Use cash when you can

By: Jerry Nix | Freewavemaker, LLC

Date Published: Friday, October 13, 2023

This may come as a surprise to you:

It surprised me when I first read it and I worked for 42 years in the financial services industry.

Lately, there has been a huge push for consumers to use plastic – or phones – when making transactions that could be made in cash. Now we have the Fed that wants to come out with a “Digital Dollar” that all will be forced to use. The purpose of this article is not to give the digital dollar the bad rap that it needs (i.e., the end of freedom and privacy) but to tell you why you should consider using the good ole American Dollar every chance you get.

I personally like to use my credit cards (as long as I pay them off monthly to forego interest) and stack up those reward points to pay for a nice vacation every 3 to 5 years. However, even I am now having second thoughts about such action.

The American Dollar, regardless of what the economist tries to tell you, for now, is very strong and always has been. This may not be the case if we actually go to a “Digital Dollar.”

Let’s face the fact that you can go into about any store in any country in the world and spend an American Dollar for goods and services. You may not want to depending on the value of their currency at the time. It may be better to convert to their currency and spend that … but in a pinch, the American Dollar can be used in almost every country in the world – even in those countries that want to kill us.

Try spending the Mexican Peso in America. Try spending the Euro in America. Try spending the British Pound or the Vietnamese Dong in America. Believe me … you will first have to convert that currency into the American Dollar to spend it. Other currencies are just not accepted here … but the American Currency is accepted in most places around the world.

What I learned from Facebook of all places:

Why should we pay cash everywhere we can by using banknotes instead of a credit card?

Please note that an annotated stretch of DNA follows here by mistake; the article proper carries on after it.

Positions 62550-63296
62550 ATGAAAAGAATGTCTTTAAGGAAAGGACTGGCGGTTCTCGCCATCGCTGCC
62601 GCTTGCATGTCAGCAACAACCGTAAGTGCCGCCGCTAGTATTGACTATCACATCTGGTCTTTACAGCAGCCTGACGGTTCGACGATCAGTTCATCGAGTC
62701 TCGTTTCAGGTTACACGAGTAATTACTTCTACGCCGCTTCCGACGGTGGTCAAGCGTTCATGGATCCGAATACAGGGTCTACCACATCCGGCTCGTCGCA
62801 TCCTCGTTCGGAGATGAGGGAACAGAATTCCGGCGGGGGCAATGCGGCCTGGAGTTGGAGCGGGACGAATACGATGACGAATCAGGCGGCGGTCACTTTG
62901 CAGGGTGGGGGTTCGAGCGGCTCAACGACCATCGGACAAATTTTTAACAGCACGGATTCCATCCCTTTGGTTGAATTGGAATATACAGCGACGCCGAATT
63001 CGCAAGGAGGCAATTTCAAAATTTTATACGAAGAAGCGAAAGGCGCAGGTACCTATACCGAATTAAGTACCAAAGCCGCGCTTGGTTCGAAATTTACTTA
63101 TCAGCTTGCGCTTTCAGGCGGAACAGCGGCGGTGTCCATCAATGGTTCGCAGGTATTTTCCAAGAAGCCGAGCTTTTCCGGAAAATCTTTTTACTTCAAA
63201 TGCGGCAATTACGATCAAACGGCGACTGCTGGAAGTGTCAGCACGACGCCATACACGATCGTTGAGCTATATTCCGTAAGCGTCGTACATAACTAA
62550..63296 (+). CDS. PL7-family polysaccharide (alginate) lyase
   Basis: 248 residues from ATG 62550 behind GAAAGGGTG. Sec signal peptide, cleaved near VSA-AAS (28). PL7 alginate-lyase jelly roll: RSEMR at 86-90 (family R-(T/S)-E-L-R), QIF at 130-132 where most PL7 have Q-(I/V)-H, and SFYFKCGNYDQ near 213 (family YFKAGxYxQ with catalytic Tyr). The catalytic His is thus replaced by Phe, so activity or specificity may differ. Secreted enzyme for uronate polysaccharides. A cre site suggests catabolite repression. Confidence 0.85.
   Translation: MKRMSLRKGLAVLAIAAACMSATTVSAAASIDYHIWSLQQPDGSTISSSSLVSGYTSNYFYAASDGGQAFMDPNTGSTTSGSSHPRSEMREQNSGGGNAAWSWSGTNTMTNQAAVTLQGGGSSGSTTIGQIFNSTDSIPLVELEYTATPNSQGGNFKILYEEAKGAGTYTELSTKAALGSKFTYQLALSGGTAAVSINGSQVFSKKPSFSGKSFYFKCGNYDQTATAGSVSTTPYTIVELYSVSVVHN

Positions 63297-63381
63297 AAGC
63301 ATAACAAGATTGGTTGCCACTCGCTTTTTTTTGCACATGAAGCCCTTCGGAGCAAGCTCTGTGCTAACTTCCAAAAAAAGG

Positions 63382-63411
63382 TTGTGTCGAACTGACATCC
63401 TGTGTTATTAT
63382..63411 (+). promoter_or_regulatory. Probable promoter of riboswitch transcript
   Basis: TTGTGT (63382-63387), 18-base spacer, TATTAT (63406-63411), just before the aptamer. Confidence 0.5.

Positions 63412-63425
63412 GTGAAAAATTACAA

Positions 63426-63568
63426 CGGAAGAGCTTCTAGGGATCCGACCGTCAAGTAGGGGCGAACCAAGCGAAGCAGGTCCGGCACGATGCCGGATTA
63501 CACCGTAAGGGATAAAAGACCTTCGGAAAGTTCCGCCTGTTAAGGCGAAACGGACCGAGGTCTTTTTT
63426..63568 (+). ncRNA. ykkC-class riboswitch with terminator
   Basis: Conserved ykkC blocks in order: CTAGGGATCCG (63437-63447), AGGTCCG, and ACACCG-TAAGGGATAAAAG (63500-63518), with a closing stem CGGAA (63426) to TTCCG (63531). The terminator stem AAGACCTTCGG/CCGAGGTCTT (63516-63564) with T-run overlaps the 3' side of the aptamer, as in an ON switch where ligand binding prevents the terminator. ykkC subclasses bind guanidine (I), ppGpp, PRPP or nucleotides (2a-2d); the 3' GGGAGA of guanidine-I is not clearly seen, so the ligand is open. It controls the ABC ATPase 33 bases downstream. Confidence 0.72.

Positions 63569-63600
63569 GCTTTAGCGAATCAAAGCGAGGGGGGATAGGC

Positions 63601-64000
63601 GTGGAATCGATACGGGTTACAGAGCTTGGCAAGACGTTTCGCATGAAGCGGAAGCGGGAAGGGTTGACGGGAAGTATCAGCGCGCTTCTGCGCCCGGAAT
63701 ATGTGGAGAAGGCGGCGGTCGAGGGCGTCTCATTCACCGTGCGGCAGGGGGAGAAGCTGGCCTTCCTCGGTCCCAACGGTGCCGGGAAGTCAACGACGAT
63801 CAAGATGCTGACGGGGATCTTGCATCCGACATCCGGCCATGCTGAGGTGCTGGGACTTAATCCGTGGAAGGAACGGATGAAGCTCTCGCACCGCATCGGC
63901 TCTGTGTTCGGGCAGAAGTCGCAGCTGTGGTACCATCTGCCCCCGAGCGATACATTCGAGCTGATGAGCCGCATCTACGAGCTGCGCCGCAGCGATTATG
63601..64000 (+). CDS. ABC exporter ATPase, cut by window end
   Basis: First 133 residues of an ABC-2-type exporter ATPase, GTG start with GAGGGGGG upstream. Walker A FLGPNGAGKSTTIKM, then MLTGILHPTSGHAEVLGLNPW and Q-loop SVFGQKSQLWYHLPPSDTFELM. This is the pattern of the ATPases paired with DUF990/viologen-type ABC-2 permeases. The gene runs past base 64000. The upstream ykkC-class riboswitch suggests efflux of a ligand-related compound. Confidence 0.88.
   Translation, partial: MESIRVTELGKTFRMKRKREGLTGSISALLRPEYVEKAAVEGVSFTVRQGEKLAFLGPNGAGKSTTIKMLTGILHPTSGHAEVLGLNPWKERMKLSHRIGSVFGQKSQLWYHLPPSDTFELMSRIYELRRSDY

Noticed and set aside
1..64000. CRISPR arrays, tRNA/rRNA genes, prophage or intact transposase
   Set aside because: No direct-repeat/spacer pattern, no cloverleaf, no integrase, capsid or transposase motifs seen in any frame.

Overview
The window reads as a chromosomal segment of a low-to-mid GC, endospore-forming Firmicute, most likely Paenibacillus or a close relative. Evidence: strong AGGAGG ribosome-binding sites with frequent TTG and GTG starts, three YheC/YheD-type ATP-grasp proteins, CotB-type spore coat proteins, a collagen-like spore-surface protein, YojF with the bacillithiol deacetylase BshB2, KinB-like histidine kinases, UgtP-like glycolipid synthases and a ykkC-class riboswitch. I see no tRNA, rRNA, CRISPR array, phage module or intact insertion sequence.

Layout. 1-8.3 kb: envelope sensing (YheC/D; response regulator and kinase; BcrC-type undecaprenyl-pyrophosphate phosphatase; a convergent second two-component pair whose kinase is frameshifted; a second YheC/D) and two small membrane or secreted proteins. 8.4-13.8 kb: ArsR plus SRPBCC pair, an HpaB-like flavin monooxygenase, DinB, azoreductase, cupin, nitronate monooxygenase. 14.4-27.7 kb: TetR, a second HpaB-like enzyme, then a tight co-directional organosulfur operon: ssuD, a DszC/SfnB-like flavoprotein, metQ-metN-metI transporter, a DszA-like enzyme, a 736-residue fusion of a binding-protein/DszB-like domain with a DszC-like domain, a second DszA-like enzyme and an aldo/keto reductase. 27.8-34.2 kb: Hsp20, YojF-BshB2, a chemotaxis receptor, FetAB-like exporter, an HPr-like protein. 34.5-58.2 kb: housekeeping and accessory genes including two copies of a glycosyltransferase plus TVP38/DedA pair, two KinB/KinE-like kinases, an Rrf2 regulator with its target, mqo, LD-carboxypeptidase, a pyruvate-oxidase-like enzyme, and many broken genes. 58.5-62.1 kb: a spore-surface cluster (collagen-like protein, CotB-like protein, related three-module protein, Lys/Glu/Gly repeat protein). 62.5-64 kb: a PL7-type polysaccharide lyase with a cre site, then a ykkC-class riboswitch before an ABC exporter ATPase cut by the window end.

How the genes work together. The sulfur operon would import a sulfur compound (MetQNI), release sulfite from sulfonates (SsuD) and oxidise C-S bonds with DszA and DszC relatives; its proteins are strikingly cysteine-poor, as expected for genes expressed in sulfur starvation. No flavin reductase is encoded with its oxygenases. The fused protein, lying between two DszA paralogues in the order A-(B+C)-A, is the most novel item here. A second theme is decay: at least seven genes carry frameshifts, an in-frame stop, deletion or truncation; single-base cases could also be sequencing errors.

Well, let’s assume that I have a $50.00 bill in my pocket and I decided to take my wife or friend out to a restaurant for dinner. If I pay for the meal with the $50.00 bill, the restaurant owner may use the same $50.00 bill to have the laundry for the store employees cleaned.

The person who owns the Laundry may use the $50.00 bill to get her hair done. The barber or cosmetologist may then use the $50.00 bill to go shopping for groceries. And the grocery store owner may use the $50.00 bill to get the store windows cleaned. The Window washer may then use the $50.00 bill to put gas in his truck – and so on.

After an unlimited number of payments from one person to another guess what? The $50.00 bill is still Fifty Dollars. So, it has fulfilled its purpose for everyone who used it for payment and the bank has been left high and dry.

Now what happens if I go to the restaurant and decide to use a credit card or some other form of digital payment and keep the $50 in my pocket?

Card and bank fees for my payment transactions come to about 3% for the seller of the food I ordered – or about $1.50. If the people down the line (because they did not have the cash to work with) have to use a card or digital form of payment – there will be another $1.50 for each purchase made down that line.

Therefore, after just 30 transactions what will remain of the $50 in purchasing power will be just $5.00. The remaining $45 became the property of the bank thanks to all the digital transactions and fees. Is it any wonder why the Federal Reserve and all the US Banks are pushing for a Digital Dollar? It will make them a ton of money – and take away a ton of our liberties.

My dear old grandpappy used to tell me …

“Son, if the bankers had as much sense as they have dollars … The whole world would be much better off!”

The small businesses, who cannot afford to borrow money with interest rates where they are now, need your help. In addition, this is one way to help ourselves as well. Pull small draws of cash out of your bank at a time and use that instead of a credit card or other form of digital payment.

Put this into perspective:

Imagine what each small retailer is paying per month on the basis of fees at 3% per transaction at the Point-of-Sale machine in their store.

Let’s say they have $100,000 per month in sales and 90% are by card or other forms of digital currency. That’s $90,000 which will have a fee of around 3%. That would equal about $2,700 per month just in fees. Stretch that over a year and we are talking about $32,400 per year going to Mr. Banker.

Folks, $32,400 per year would go a long way in helping the small business owner provide for his family, grow his business, or even fund an adequate retirement for himself.